On the following note we will be talking alot about second hand dslr camera under 10000different machine and the most important factors you need to know before getting really great machine according to the latest price and contract rumors, it has been a wild ridethe year ahead will bring more questions about original machine and best dslr for video 2021, best dslr for recording video,best camera for filmmaking on a budget how to use them and get information of great prices on this blog will offer some answers. See benefit from Gegumall where we provide affordable prices.
Despite all the technological advances that can be found in shiny new cameras the Canon 6D is still a great camera best dslr for video 2020,best dslr camera for video,best camera for video and photography. And just because other cameras have advanced significantly since 2012 this does not automatically make the Canon 6D over the hill, past its sell by date, irrelevant or obsolete.
Canon EOS 5D Mark II: Incorporating a 21.1MP full-frame CMOS sensor coupled to an advanced DIGIC 4 image processor, the 5D Mark II unveiled in 2008 was the first Canon EOS DSLR to provide Full HD 1080p video capture, and established the 5D series as the mainstay of pros and serious enthusiasts. It provides sensitivity settings of ISO 100-6400, expandable to ISO 25600, a full-res burst rate of up to 3.9 fps, and a 3.0-inch, 921k-dot LCD. Its AF system has 9 user points and 6 assist points; its full-aperture auto-exposure (AE) system has 35 zones to enable evaluative, partial, spot, and center-weighted averaging metering; and its electronic focal plane shutter provides speeds of 30-1/8000 sec. Robust and durable it still delivers pro-caliber performance. Used price range: $650-800, body only.
Nikon D7100: Once the flagship of Nikon’s DX-format (APS-C) DSLR line, this rugged, full-featured machine features a 24.1MP CMOS sensor coupled to an EXPEED 3 image processor and eliminates the optical low-pass filter to enhance image sharpness and detail. The D7100 incorporates a big 3.2-inch 1,229k-dot LCD monitor, a Multi-Cam 3500DX 51-point AF sensor for quick, precise autofocus, and a 2,016-pixel RGB exposure-metering sensor for enhanced multi-mode metering accuracy. Other features and capabilities: a native ISO of 6400 expandable to ISO 25600, a full-res burst rate up to 6 fps for 100 shots, Full HD 1080p video at 60i, 50i, 30, 25, and 24 fps, i-TTL flash compatibility, and Wi-Fi via an optional WU-1a mobile wireless adapter. It’s all built into a robust weather- and dust-sealed body. The Nikon D7100 is still available brand new at B&H. Price: $696.95, body only. Used price range: $450-$550, body only.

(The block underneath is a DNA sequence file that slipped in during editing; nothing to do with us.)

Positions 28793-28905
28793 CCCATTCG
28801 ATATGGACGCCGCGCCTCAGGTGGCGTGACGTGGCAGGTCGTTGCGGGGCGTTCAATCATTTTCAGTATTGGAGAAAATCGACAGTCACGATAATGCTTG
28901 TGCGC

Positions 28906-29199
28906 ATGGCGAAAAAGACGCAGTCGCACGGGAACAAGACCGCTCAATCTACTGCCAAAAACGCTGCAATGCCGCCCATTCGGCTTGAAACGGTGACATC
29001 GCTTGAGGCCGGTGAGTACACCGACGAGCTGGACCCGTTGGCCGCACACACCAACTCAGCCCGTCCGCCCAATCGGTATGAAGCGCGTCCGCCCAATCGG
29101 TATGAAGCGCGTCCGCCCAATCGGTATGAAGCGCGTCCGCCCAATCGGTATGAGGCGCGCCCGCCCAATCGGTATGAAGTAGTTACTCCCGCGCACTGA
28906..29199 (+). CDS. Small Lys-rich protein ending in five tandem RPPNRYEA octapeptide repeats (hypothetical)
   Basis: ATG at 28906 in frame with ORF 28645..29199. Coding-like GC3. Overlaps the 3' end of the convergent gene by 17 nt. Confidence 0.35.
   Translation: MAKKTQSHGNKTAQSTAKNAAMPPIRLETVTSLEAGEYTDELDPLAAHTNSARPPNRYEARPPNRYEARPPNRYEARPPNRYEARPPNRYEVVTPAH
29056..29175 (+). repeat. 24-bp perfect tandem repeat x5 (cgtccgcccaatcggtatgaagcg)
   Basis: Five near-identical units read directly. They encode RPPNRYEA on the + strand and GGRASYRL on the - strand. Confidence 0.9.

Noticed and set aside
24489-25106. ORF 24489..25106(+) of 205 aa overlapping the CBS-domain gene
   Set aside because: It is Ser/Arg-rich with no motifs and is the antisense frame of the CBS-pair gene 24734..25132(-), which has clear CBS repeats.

Sony NEX 6: This classic high-performance APS-C mirrorless compact is still a versatile, high-performance everyday shooter and it’s optically compatible with current Sony E-mount cameras. It features a 16.1MP Exmor sensor coupled to an advanced BIONZ processor to deliver impressive image quality, full-res bursts at up to 10 fps, Full HD 1080p video at 60p, 60i, and 24p, plus ISO settings of 100-3200 extendable to ISO 25600. The NEX 6 has a tilting 3.0-inch 921k-dot LCD plus an eye-level XGA OLED Tru-Finder EVF, provides fast, precise Hybrid AF with Phase-Detection AF, has a built-in pop-up flash, and built-in Wi-Fi connectivity. Unique features: Clear Image 2x Digital Zoom, 11 picture effect modes, auto portrait framing, face and smile detection, Auto HDR, and 6-image layering. The standard 16-50mm Sony OSS lens delivers outstanding image quality and has built-in optical image stabilization to minimize the effects of camera shake. Used price range: $300-$350 with 16-50mm lens.
Canon EOS 3: Introduced in 1998 and discontinued in 2007, this 35mm AF SLR was one of Canon’s last great film cameras and it’s optically compatible with all current Canon EF-mount DSLRs. It has comprehensive weather sealing, and it pioneered the 45-zone AF system used on subsequent Canon pro-level DSLRs. Other features: user-programmable Eye-Control Focus, 21-zone metering, Depth-of-Field AE, E-TTL flash, Predictive and Servo AF, a burst rate up to 4 fps (7 fps with PB-E2 booster), and a 100,000-cycle electronically controlled focal plane shutter with speeds of 30-1/8000 sec and X-sync at 1/200 sec. The EOS 3 a great choice for crossover analog/digital Canon fans. Used price range: $200-350, body only.